Ear, Nose & Throat - Otolaryngology

ear, nose & throat - otolaryngology

Sleep-disordered Breathing

Sleep-disordered breathing is a recognized health-risk that effects up to five percent of the male and three percent of the female population in the United States. If left untreated, sleep-disordered breathing results in higher rates of cardiovascular morbidity and mortality, increased numbers of automobile accidents, and reduced quality of life. Since sleep-disordered breathing becomes more common with increasing age and weight, the prevalence of the disorder is expected to increase in the United States as the population becomes older and more overweight.Although milder forms of sleep-disordered breathing such as snoring and upper airway resistance syndrome do not have the same health consequences as obstructive sleep apnea syndrome, these milder disorders affect up to 30 percent of the adult population and often result in reduced quality of sleep for sufferers and their bed partners. Since snoring is often the first and foremost sign of sleep-disordered breathing, ENT surgeons are often the first specialists consulted for management of the disorder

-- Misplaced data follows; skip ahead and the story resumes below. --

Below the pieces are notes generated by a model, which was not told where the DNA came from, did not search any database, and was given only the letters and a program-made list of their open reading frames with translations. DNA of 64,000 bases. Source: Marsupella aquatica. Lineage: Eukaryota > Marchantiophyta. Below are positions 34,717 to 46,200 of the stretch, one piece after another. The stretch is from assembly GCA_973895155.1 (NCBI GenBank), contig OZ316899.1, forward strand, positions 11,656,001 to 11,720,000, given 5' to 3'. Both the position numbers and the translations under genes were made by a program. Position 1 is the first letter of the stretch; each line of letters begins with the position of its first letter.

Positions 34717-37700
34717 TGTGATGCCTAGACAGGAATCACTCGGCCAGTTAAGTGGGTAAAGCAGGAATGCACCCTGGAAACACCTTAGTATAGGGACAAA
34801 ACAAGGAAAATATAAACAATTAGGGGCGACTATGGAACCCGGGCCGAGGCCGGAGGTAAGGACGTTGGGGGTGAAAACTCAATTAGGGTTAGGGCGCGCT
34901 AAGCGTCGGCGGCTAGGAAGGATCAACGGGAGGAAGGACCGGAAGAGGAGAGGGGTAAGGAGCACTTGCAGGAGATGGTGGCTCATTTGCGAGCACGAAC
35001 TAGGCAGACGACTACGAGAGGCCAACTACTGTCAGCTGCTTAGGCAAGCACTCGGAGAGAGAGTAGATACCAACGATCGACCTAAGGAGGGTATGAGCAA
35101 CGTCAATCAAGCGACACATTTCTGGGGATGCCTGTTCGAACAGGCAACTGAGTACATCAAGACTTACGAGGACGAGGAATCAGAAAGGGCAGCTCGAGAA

© Medical University of South Carolina | 171 Ashley Avenue, Charleston, SC 29425